NICOSIA (Reuters) - A junior partner in Cyprus's centre-right government said on Saturday it was poised to quit the coalition in disagreement over a decision to restart peace talks on the ethnically split island.
A spokeswoman for the Democratic Party said members of its executive committee decided to recommend to its key decision-making body withdrawal from the government, which it has been a member of for a year. The central committee of the Democratic Party was scheduled to meet on February 26 to discuss the recommendation.
Cypriot President Nicos Anastasiades, the Greek Cypriot leader, and Turkish Cypriot leader Dervis Eroglu relaunched stalled peace talks on the island on February 11 in an attempt to end one of Europe's longest-running conflicts.
The Democratic Party, which has typically taken a hard line in reunification talks, has been highly critical of what it describes as concessions towards the Turkish Cypriot community in a joint statement the two leaders agreed upon as a roadmap to negotiations.
"There are so many important concessions, that the Turkish side has achieved most of its aspirations even before negotiations have actually started," the executive committee of the Democratic Party said in a statement.
The party has 4 ministers in the 11-member cabinet, including the energy and defence portfolios. If its central committee confirms the party's withdrawal the government will have to carry out a cabinet reshuffle.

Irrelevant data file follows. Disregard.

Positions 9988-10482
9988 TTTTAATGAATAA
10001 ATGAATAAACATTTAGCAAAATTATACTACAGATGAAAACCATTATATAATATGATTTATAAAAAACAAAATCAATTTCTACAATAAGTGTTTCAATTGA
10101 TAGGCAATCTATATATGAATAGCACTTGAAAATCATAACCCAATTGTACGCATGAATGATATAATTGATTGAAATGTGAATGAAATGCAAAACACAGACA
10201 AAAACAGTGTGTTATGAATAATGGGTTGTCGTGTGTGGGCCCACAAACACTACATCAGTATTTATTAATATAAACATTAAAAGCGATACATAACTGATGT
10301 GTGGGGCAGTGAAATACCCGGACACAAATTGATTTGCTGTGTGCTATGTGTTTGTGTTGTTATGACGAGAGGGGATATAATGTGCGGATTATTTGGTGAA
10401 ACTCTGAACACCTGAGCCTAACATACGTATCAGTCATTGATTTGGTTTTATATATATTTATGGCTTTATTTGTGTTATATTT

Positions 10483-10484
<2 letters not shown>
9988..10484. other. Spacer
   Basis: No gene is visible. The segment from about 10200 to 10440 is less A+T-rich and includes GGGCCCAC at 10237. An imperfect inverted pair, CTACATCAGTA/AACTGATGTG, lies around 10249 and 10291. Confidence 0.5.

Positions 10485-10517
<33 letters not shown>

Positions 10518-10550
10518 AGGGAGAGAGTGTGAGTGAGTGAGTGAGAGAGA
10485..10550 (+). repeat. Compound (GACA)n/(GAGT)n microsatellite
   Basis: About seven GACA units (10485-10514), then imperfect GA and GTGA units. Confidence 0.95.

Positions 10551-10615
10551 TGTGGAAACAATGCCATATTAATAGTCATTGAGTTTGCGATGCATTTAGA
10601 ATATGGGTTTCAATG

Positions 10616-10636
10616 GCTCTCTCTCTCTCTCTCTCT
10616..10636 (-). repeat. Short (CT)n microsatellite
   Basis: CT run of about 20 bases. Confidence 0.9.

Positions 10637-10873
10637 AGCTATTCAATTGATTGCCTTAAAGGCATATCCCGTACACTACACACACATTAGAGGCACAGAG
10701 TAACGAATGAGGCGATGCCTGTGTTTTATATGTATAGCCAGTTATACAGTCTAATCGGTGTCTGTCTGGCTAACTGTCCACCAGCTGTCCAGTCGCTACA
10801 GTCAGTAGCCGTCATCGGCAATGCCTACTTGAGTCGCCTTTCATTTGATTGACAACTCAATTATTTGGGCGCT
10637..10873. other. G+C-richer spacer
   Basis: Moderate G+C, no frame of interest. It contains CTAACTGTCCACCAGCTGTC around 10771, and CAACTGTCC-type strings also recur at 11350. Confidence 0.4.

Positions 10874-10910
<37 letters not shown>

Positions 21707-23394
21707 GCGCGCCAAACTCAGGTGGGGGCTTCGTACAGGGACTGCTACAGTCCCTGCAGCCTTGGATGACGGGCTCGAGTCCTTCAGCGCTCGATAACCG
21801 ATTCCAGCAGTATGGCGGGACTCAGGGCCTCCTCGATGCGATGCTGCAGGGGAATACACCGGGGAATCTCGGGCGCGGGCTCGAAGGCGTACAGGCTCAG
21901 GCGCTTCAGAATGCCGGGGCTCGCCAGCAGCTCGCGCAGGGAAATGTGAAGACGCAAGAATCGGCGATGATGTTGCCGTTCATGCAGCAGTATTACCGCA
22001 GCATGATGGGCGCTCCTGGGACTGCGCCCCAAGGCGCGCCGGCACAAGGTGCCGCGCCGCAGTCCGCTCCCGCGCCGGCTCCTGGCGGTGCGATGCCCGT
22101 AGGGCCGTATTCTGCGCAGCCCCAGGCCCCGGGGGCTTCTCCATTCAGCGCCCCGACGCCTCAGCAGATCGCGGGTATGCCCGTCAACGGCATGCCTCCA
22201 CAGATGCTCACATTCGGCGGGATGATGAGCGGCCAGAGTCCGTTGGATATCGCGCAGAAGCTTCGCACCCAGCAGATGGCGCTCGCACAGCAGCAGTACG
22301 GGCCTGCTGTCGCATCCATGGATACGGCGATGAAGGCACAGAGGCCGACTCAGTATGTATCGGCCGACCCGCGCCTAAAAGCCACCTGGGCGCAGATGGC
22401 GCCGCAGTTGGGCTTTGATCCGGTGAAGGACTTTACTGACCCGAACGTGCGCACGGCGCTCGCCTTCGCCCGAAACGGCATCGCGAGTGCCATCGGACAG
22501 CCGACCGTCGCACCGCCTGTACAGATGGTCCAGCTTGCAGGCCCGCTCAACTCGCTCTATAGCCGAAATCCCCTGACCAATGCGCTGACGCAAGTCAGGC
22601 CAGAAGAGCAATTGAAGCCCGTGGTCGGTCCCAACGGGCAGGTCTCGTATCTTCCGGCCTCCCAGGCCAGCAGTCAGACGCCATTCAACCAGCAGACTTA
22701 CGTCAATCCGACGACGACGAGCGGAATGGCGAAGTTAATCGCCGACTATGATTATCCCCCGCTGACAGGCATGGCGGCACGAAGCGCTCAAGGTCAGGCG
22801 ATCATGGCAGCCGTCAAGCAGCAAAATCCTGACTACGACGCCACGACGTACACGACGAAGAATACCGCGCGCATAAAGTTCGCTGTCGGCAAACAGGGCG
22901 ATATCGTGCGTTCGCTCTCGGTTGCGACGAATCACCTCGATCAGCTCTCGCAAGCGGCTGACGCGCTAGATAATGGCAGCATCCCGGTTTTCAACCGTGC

Cyprus was split after a Turkish invasion in 1974 triggered by a Greek-inspired coup by supporters of union of the island with Greece.
Both sides agree in principle on uniting the island as a two-zone federation, but there are deep-rooted differences on how it will work in practice.
The Democratic Party maintains that the joint statement accords sovereignty to Turkish Cypriots, a sensitive issue since a breakaway Turkish Cypriot state in northern Cyprus is recognised only by Ankara.
An internationally recognised Greek Cypriot government represents the island in the European Union, where it has veto rights over Turkey's aspirations to join the bloc.
(Reporting By Michele Kambas; Editing by Mohammad Zargham)